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Datta Honored With Dostanic Award

May 04, 2020
by Julie Parry

Rupak Datta, MD/PhD, MPH, clinical fellow/instructor (infectious diseases) has been named the 2020 Iva Dostanic, MD, PhD, Physician-Scientist Trainee Award honoree.

The Iva Dostanic, MD, PhD, Physician-Scientist Trainee Award and Lecture was established by the Department of Medicine to recognize a physician-scientist trainee whose passion for the science of medicine, intelligence, creativity, work ethic, and accomplishments exemplify the best of medical research and the physician scientist, the qualities that Dostanic displayed.

“To win this award is an incredible privilege. I am absolutely thrilled,” said Datta. “I know her story, and while it’s incredibly sad, it’s also inspiring. I share her same values for education and research, and her parents’ generous contribution to Yale is humbling.”

Datta first came to Yale in 2006 to study at the School of Public Health (YSPH). He returned to the Yale School of Medicine (YSM) in 2014 for his residency in internal medicine and fellowship in infectious diseases (ID) through the Yale Physician-Scientist Training Program.

Datta always had an interest in population health.

“The interaction between patients, pathogens, and the environment always intrigued me. I am particularly fascinated by the dynamic nature of these interactions,” explained Datta. “I also had incredible mentors who instilled in me the importance of human behavior. Our behavior impacts our risk for infection in so many ways, from hand hygiene to antibiotic use. Pathogens change over time, resistance emerges over time, and it's often related to human behavior. We're even seeing that now with new and emerging infectious diseases, like COVID-19. It brings all of these issues to the forefront.”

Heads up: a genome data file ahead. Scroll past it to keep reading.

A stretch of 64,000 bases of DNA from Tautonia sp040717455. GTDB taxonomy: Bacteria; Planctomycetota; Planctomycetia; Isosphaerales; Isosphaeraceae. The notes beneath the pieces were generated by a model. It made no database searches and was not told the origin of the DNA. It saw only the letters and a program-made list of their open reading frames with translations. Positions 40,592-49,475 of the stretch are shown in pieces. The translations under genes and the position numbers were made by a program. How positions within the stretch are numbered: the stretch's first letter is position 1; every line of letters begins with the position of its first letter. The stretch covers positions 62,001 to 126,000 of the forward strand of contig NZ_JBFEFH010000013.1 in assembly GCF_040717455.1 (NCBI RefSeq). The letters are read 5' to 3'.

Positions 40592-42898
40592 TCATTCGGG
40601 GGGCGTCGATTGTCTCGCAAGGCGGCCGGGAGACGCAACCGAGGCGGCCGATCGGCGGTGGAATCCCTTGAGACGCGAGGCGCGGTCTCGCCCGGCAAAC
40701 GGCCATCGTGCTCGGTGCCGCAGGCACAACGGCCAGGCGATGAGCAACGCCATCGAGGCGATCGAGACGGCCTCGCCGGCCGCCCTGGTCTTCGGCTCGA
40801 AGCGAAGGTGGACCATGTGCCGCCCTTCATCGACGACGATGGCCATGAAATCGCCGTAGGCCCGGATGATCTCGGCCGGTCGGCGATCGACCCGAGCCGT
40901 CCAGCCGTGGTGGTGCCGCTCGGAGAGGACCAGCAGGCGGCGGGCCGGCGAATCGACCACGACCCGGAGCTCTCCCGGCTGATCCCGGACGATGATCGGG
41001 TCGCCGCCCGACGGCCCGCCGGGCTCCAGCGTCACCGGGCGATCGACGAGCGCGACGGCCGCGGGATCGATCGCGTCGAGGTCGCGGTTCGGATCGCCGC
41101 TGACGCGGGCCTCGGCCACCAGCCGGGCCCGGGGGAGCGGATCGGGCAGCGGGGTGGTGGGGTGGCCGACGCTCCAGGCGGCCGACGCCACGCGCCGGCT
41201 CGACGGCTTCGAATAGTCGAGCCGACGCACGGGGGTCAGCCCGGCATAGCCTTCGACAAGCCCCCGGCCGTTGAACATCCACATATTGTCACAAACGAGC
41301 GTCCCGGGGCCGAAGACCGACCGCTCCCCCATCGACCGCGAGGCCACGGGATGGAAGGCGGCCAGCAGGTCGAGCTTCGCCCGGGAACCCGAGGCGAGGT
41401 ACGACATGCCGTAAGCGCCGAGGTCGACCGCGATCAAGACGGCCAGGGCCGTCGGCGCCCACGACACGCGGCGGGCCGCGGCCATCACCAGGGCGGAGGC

Datta is currently the Assistant Hospital Epidemiologist at VA Connecticut Healthcare System in West Haven. He is involved in the COVID-19 response, along with antibiotic stewardship. When the current pandemic ceases, he will work on a team to prevent healthcare-associated infections.

He is thrilled to be at YSM and part of the ID section.

“What amazed me about this section is how wonderful the faculty are, and I say this from many different perspectives. They are incredibly accomplished but also very humble and inviting,” said Datta. “Everyone is a willing mentor and wants to support your career development, which is really important for junior faculty and fellows in the later stages of their training. There is a lot of support through our T32 and other internal mechanisms. Training opportunities abound. In addition, there is support for interdisciplinary scholarship and collaboration, which I think is uncommon.”

Datta is the ninth recipient of the honor.

The Iva Dostanic, MD, PhD, Physician-Scientist Trainee Award was created in memory of Dostanic. She was an exceptionally talented physician-scientist who matched at Yale School of Medicine (YSM) for residency in Internal Medicine. Dostanic was accepted into the Internal Medicine Physician – Scientist Pathway, but delayed her residency after she was diagnosed with ovarian cancer in May 2011. While undergoing treatment, Dostanic became a research fellow in the Section of Pulmonary, Critical Care, & Sleep Medicine at YSM. Unfortunately, Dostanic’s cancer returned. Before she died, she received the very first Iva Dostanic, MD, PhD, Physician-Scientist Trainee Award in a ceremony held in her room at Yale New Haven Hospital. The award was created to celebrate Dostanic’s intelligence, creativity, work ethic, and passion, said Peter Aronson, MD, C.N.H. Long Professor of Medicine (Nephrology) and professor of cellular and molecular physiology. In December 2011, less than a week after receiving the award, she passed away.

In combination with the award, honorees present at the Department of Internal Medicine’s Medical Grand Rounds. Due to the COVID-19 pandemic, the date of the presentation is to be determined.

The Section of Infectious Diseases is one of the eleven sections within YSM’s Department of Internal Medicine. To learn more about their work, visit Infectious Diseases.

Submitted by Julie Parry on May 04, 2020